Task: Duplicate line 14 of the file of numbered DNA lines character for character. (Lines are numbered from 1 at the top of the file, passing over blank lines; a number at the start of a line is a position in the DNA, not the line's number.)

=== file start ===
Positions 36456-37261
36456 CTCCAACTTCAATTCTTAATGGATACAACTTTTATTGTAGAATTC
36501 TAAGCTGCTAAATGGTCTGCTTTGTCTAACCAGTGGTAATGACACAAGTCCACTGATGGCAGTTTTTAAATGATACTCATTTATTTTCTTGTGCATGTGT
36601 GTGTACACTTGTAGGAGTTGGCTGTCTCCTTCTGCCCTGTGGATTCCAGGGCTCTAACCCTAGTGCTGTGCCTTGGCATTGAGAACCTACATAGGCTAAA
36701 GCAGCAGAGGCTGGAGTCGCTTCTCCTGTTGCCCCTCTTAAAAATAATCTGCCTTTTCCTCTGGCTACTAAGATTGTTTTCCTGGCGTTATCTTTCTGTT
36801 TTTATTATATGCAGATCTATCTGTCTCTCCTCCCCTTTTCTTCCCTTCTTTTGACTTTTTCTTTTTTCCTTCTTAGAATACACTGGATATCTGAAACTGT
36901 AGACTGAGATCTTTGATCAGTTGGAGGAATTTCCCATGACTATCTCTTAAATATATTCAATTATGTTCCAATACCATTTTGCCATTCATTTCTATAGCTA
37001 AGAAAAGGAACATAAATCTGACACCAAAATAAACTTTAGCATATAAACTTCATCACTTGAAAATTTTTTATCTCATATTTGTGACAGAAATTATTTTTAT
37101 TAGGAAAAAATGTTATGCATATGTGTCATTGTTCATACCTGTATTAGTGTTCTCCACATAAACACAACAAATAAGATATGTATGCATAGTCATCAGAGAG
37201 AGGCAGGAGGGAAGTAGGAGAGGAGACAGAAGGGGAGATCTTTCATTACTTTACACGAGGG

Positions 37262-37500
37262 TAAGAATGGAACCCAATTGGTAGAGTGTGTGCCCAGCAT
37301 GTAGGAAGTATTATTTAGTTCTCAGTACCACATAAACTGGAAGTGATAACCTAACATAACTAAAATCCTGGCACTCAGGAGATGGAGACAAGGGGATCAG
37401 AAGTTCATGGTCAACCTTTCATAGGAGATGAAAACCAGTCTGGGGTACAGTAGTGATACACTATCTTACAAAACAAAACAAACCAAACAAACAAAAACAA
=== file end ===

37401 AAGTTCATGGTCAACCTTTCATAGGAGATGAAAACCAGTCTGGGGTACAGTAGTGATACACTATCTTACAAAACAAAACAAACCAAACAAACAAAAACAA